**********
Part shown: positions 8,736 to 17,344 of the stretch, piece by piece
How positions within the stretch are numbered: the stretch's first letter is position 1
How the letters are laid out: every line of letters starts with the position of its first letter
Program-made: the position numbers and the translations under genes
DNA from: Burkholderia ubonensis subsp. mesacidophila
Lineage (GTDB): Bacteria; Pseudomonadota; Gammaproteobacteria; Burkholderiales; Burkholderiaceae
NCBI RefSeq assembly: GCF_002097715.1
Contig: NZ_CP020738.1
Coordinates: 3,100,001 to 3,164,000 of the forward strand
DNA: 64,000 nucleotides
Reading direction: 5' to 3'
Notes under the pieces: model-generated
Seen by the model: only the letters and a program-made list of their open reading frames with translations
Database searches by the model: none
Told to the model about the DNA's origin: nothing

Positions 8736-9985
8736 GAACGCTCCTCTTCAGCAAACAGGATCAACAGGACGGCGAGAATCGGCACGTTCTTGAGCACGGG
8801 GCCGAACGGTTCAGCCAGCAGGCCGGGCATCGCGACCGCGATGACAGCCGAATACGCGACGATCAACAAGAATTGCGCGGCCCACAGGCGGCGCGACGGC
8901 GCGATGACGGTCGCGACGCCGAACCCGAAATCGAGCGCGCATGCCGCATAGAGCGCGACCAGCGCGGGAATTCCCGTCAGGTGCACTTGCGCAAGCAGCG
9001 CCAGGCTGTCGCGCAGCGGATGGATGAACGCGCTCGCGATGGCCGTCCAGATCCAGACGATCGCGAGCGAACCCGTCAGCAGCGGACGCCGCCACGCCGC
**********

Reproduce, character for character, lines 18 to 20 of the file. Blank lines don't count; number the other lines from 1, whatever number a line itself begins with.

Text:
8801 GCCGAACGGTTCAGCCAGCAGGCCGGGCATCGCGACCGCGATGACAGCCGAATACGCGACGATCAACAAGAATTGCGCGGCCCACAGGCGGCGCGACGGC
8901 GCGATGACGGTCGCGACGCCGAACCCGAAATCGAGCGCGCATGCCGCATAGAGCGCGACCAGCGCGGGAATTCCCGTCAGGTGCACTTGCGCAAGCAGCG
9001 CCAGGCTGTCGCGCAGCGGATGGATGAACGCGCTCGCGATGGCCGTCCAGATCCAGACGATCGCGAGCGAACCCGTCAGCAGCGGACGCCGCCACGCCGC